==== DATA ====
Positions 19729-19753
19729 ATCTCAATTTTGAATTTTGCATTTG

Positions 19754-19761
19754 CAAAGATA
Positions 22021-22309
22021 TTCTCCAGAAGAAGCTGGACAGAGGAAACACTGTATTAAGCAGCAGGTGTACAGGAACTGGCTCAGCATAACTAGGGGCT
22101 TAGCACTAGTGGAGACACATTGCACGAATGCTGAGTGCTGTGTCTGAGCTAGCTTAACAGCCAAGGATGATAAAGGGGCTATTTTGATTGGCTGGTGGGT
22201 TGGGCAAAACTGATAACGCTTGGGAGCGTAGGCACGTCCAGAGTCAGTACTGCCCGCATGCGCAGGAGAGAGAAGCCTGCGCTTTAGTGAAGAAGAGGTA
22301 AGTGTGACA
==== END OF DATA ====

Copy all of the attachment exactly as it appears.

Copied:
Positions 19729-19753
19729 ATCTCAATTTTGAATTTTGCATTTG

Positions 19754-19761
19754 CAAAGATA
Positions 22021-22309
22021 TTCTCCAGAAGAAGCTGGACAGAGGAAACACTGTATTAAGCAGCAGGTGTACAGGAACTGGCTCAGCATAACTAGGGGCT
22101 TAGCACTAGTGGAGACACATTGCACGAATGCTGAGTGCTGTGTCTGAGCTAGCTTAACAGCCAAGGATGATAAAGGGGCTATTTTGATTGGCTGGTGGGT
22201 TGGGCAAAACTGATAACGCTTGGGAGCGTAGGCACGTCCAGAGTCAGTACTGCCCGCATGCGCAGGAGAGAGAAGCCTGCGCTTTAGTGAAGAAGAGGTA
22301 AGTGTGACA